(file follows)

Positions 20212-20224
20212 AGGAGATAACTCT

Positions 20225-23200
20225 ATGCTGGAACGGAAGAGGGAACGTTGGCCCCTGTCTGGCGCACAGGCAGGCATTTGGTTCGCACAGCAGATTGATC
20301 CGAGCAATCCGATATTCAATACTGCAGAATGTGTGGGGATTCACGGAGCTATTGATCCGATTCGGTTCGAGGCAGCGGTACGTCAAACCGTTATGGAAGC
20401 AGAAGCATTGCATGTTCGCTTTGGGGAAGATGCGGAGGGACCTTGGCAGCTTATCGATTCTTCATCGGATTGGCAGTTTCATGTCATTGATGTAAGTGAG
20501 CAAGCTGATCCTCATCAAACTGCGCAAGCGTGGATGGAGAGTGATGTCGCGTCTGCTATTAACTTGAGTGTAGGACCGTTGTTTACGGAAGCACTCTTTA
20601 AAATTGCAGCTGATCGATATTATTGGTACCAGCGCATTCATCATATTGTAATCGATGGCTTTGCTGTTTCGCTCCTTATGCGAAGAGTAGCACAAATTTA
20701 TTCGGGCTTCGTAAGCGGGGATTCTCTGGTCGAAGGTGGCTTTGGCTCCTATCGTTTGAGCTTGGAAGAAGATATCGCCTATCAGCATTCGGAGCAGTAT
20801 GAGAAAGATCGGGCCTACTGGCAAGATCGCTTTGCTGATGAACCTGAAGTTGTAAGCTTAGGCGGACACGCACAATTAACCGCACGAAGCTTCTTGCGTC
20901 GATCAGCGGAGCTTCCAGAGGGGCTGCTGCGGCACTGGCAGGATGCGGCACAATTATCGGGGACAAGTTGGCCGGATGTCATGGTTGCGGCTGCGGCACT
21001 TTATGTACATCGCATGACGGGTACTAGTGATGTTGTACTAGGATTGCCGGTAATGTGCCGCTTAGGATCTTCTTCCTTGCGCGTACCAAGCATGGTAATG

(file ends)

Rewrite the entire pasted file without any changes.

Positions 20212-20224
20212 AGGAGATAACTCT

Positions 20225-23200
20225 ATGCTGGAACGGAAGAGGGAACGTTGGCCCCTGTCTGGCGCACAGGCAGGCATTTGGTTCGCACAGCAGATTGATC
20301 CGAGCAATCCGATATTCAATACTGCAGAATGTGTGGGGATTCACGGAGCTATTGATCCGATTCGGTTCGAGGCAGCGGTACGTCAAACCGTTATGGAAGC
20401 AGAAGCATTGCATGTTCGCTTTGGGGAAGATGCGGAGGGACCTTGGCAGCTTATCGATTCTTCATCGGATTGGCAGTTTCATGTCATTGATGTAAGTGAG
20501 CAAGCTGATCCTCATCAAACTGCGCAAGCGTGGATGGAGAGTGATGTCGCGTCTGCTATTAACTTGAGTGTAGGACCGTTGTTTACGGAAGCACTCTTTA
20601 AAATTGCAGCTGATCGATATTATTGGTACCAGCGCATTCATCATATTGTAATCGATGGCTTTGCTGTTTCGCTCCTTATGCGAAGAGTAGCACAAATTTA
20701 TTCGGGCTTCGTAAGCGGGGATTCTCTGGTCGAAGGTGGCTTTGGCTCCTATCGTTTGAGCTTGGAAGAAGATATCGCCTATCAGCATTCGGAGCAGTAT
20801 GAGAAAGATCGGGCCTACTGGCAAGATCGCTTTGCTGATGAACCTGAAGTTGTAAGCTTAGGCGGACACGCACAATTAACCGCACGAAGCTTCTTGCGTC
20901 GATCAGCGGAGCTTCCAGAGGGGCTGCTGCGGCACTGGCAGGATGCGGCACAATTATCGGGGACAAGTTGGCCGGATGTCATGGTTGCGGCTGCGGCACT
21001 TTATGTACATCGCATGACGGGTACTAGTGATGTTGTACTAGGATTGCCGGTAATGTGCCGCTTAGGATCTTCTTCCTTGCGCGTACCAAGCATGGTAATG